Ryan, though not the wonky brainiac of Beltway lore, is smart enough to have known that before joining the board. If he had an ounce of integrity, he’d never have joined; if he had a grain of it, he’d have left the board in 2020. But he defended his position last week, in an interview with longtime Wisconsin conservative (but Never Trumper) Charlie Sykes, who’s been a Ryan supporter. “I think it’s really important in society, that we have strong cultural, private institutions that can stand up toward what I would call it sort of a woke conformity,” he told Sykes. “Woke conformity,” Paul? Glad you’re still peddling Fox talking points. Brainiac, indeed.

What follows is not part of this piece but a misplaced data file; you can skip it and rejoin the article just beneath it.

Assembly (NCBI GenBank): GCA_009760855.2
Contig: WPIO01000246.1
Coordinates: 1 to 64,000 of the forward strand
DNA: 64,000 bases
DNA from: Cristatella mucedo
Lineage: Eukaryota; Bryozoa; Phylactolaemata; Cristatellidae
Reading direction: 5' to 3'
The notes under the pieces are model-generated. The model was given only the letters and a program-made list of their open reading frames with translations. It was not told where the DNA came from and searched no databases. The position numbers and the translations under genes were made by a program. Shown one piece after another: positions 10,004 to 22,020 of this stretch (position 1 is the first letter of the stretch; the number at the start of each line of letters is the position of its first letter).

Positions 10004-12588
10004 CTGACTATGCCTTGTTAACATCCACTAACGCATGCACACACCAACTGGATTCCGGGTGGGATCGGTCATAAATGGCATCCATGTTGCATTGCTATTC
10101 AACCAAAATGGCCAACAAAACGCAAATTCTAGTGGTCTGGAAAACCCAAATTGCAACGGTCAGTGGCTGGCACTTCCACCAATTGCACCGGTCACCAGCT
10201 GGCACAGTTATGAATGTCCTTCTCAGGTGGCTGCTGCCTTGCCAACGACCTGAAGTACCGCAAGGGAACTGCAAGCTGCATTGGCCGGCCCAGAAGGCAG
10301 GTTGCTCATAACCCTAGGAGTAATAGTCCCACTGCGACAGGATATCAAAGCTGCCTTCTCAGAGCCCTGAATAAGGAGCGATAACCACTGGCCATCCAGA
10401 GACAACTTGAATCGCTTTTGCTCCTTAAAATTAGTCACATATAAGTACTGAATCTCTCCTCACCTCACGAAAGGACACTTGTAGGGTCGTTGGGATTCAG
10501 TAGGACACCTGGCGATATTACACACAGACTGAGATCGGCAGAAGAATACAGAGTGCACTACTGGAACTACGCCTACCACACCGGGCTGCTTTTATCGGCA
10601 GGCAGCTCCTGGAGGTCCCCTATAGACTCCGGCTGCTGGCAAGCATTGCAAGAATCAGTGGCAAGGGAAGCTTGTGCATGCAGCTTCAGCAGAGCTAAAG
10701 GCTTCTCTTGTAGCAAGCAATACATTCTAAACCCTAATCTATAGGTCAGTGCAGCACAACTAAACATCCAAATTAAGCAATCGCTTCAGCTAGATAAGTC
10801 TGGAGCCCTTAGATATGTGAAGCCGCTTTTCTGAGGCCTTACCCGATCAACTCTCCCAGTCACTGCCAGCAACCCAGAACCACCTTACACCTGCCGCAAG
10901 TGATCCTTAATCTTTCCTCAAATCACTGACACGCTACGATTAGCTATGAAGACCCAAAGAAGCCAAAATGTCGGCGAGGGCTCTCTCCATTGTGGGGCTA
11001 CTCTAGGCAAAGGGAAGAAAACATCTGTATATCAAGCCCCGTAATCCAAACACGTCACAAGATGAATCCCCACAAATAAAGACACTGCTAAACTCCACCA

On Truth Social, Trump railed against Murdoch and Ryan: “Why is Rupert Murdoch throwing his anchors under the table, which also happens to be killing his case and infuriating his viewers, who will again be leaving in droves—they already are. There is MASSIVE evidence of voter fraud & irregularities in the 2020 Presidential Election.” He called Ryan a “loser.”
Meanwhile, MSNBC, in real time, broke down the shocking revelations in the new filing Monday afternoon. After watching former Republican host Nicolle Wallace fillet Murdoch, I flipped over to Fox itself. The Five, its afternoon, men-inclusive, less-serious version of The View, was discussing the declining market for… printers. Most of us now read and communicate electronically, poor Dana Perino admitted, but she still “has to print everything out.”
I guess nobody printed out the Dominion filing for any of “the Five,” because it never came up.